Is Criminal Mind Genetic?

Have you heard about “a born killer” or “a born criminal?” According to Mitchell Chamberlain, in his article, “Are Genetics Responsible for Criminal Behavior? Many Prisoners Share a Gene linked to Personality Disorder,” researchers discovered 568 Finnish prisoners positive for Antisocial Personality Disorder or ASPD. Scientists have traced ASPD to specific genes which are proven to be hereditary.

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The Guinness World Records labeled the sisters Delfina de Jesus Gonzales and Maria de Jesus Gonzales as “most prolific murder partnership.” These Mexican sisters have killed more than 91 people in their prostitution business. The Briley Brothers, Linwood Earl, James Dyral, and Anthony Ray, were African-Americans who became famous in Richmond, Virginia for killing more than 11 people in 1979. Micajah and William Harper or the Harpe brothers were famous killers in Tennessee, Kentucky, North Carolina, and Illinois. The Tarverdiyeva Family is famous in Stavropol, Russia for having 30 murders recorded. This family of serial killers was caught on September 8, 2013. There are many killers and criminals in the history that have shown similar behavior among their family members which justifies the correlation of genes to criminal acts. Researchers connect the criminals’ genes to a mental health disorder that results to killing.

Since genetic traits have been found to be responsible in criminal acts, childhood and environment are additional factors that scientists consider in becoming a criminal. Some scholars argue that despite the genetic, childhood and environmental factors that affect a criminal mind, a human being has a free will to choose what is right. It is true that humans have the capacity to choose and determine what is right according to the law and to the established norm but the problem lies in the capacity of humans to handle issues that affect their sanity. Even punishment is not effective for someone who has a psychological illness. An individual who has a mental disorder like the ASPD might not really understand that what he does will compromise his life. Mental disorders are due to genes or genetic variations. A person will not unreasonably kill his fellow if he is in his right state of mind.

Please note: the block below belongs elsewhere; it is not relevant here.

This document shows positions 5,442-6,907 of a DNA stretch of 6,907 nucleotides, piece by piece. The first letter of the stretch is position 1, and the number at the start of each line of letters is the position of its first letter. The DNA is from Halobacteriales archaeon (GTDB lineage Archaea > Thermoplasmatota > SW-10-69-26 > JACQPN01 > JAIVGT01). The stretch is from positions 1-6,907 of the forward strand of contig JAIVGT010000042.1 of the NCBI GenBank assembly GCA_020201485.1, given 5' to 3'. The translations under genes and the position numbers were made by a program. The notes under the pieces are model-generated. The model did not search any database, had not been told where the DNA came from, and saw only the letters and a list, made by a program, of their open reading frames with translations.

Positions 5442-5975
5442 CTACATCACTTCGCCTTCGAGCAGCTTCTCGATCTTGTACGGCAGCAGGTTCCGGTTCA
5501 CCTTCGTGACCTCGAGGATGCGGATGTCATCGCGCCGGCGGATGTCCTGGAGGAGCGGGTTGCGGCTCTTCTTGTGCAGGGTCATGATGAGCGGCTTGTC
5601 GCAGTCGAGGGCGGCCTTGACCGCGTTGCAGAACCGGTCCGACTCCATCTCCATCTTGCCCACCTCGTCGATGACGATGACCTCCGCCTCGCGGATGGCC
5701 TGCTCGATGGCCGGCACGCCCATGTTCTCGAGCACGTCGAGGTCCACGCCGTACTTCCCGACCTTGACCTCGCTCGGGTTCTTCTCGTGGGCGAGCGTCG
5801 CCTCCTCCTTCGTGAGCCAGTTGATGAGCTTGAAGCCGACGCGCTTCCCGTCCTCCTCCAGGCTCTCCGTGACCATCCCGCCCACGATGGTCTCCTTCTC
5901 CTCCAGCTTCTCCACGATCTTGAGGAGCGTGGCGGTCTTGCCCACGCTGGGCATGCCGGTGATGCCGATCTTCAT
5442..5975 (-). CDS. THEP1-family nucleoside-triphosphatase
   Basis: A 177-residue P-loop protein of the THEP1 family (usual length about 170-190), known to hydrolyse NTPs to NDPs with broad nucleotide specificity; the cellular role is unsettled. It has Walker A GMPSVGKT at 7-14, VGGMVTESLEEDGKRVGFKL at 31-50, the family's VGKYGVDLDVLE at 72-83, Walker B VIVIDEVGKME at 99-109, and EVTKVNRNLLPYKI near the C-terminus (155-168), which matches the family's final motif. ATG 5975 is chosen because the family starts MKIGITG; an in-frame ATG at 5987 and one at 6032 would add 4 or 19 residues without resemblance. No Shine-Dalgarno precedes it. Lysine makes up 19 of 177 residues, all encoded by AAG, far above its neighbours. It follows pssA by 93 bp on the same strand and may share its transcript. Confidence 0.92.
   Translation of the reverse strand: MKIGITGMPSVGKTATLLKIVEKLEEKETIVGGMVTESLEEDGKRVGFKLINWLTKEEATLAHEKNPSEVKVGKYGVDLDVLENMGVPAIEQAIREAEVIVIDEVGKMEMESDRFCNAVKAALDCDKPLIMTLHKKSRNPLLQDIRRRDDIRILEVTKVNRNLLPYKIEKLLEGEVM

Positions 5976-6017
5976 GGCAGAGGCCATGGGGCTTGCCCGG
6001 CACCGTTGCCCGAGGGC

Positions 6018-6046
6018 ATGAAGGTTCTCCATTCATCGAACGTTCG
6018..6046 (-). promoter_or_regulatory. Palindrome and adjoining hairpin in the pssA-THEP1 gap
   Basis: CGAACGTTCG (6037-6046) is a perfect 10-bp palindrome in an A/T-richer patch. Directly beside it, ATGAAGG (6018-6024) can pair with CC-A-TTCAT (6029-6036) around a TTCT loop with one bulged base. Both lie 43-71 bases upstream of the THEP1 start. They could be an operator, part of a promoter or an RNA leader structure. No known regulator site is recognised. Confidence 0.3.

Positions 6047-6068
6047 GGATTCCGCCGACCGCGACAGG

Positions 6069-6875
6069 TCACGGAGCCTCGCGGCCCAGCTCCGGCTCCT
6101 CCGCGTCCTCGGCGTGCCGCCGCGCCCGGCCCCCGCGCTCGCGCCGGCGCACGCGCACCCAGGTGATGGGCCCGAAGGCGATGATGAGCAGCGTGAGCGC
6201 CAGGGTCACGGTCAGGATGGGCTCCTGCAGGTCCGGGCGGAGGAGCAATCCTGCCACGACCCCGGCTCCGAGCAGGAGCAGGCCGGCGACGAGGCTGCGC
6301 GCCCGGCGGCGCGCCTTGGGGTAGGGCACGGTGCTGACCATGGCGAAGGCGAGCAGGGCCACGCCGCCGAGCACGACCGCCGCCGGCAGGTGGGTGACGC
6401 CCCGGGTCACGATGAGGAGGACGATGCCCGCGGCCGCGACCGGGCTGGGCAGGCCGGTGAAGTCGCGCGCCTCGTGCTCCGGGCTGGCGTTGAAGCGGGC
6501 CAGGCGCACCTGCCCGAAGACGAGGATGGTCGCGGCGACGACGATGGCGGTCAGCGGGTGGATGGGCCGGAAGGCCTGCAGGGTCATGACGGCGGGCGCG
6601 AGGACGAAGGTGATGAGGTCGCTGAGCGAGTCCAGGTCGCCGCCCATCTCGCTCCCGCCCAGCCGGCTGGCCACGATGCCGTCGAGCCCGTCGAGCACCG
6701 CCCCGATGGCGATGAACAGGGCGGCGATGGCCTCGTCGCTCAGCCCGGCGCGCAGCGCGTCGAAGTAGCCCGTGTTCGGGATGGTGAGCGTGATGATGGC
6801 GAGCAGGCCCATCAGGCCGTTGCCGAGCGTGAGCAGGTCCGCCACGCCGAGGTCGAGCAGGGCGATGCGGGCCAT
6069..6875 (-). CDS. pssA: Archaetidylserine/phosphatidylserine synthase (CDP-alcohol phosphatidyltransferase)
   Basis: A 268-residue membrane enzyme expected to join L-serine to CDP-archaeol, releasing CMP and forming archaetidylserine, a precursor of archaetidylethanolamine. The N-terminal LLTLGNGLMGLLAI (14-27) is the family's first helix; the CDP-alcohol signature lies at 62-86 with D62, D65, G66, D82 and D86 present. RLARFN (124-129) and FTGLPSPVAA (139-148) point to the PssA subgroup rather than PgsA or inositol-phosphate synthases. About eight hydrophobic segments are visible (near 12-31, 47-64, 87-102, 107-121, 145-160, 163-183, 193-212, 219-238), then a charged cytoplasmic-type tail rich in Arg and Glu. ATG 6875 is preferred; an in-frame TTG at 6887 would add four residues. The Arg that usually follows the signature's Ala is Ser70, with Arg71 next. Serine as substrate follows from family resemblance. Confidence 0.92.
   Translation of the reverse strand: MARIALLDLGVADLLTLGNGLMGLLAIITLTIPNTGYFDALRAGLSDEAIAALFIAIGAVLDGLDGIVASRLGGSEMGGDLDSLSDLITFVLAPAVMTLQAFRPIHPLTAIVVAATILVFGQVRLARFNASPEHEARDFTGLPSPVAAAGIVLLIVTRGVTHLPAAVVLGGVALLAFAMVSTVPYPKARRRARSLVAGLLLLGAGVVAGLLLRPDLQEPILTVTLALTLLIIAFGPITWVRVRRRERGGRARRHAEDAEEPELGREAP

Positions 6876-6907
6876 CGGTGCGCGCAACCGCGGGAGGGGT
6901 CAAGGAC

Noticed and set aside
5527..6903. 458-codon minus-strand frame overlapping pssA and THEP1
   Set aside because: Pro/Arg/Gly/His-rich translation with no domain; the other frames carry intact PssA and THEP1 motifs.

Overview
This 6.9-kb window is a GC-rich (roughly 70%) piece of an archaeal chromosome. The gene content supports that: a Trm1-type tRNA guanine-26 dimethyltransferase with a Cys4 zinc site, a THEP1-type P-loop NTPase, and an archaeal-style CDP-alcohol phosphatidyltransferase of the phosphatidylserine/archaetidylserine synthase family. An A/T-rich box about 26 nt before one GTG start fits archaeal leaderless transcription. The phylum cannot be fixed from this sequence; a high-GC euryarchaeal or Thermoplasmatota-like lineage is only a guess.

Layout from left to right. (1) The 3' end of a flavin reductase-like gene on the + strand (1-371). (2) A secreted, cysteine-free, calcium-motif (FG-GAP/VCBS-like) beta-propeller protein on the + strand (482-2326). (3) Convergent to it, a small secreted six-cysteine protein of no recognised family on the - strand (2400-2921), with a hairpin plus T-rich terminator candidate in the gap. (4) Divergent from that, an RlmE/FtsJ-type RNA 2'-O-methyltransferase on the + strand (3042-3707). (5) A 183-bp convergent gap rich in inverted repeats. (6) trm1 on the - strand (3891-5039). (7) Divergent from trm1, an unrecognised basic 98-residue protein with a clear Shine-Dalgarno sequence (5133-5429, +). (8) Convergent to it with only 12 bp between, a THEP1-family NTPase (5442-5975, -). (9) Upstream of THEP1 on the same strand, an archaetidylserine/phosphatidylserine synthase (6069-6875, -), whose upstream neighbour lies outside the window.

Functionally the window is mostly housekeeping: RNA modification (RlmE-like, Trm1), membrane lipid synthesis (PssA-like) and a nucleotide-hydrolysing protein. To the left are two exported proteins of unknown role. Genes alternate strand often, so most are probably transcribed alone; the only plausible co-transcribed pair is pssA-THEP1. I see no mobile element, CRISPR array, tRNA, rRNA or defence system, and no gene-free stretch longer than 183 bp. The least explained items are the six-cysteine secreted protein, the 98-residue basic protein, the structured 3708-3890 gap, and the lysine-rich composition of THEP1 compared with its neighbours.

Scientifically, the MAOA genes or the enzyme monoamine oxidase A and the cadherin 13 or CDH13 or the warrior genes are the ones link to violent offenders. Most violent criminals have this kind of genes in their profile and were found to be having a distinct behavior and mental incapacity.

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Most countries mitigate the liability for criminals who have mental illnesses, it might be a good point why this should not be discussed as proof why people tend to harm other people. If we will consider the genes and mental issues associated in committing criminal acts then all criminals will have an excuse not to be punished by the law. What we can do to help is to create a good environment that will help nourish the behavior of those who are affected by the warrior genes. We might not be able to understand them but we can try to prevent them from growing into a larger number by proper awareness and by coming up with a good solution to address this kind of behavior from childhood.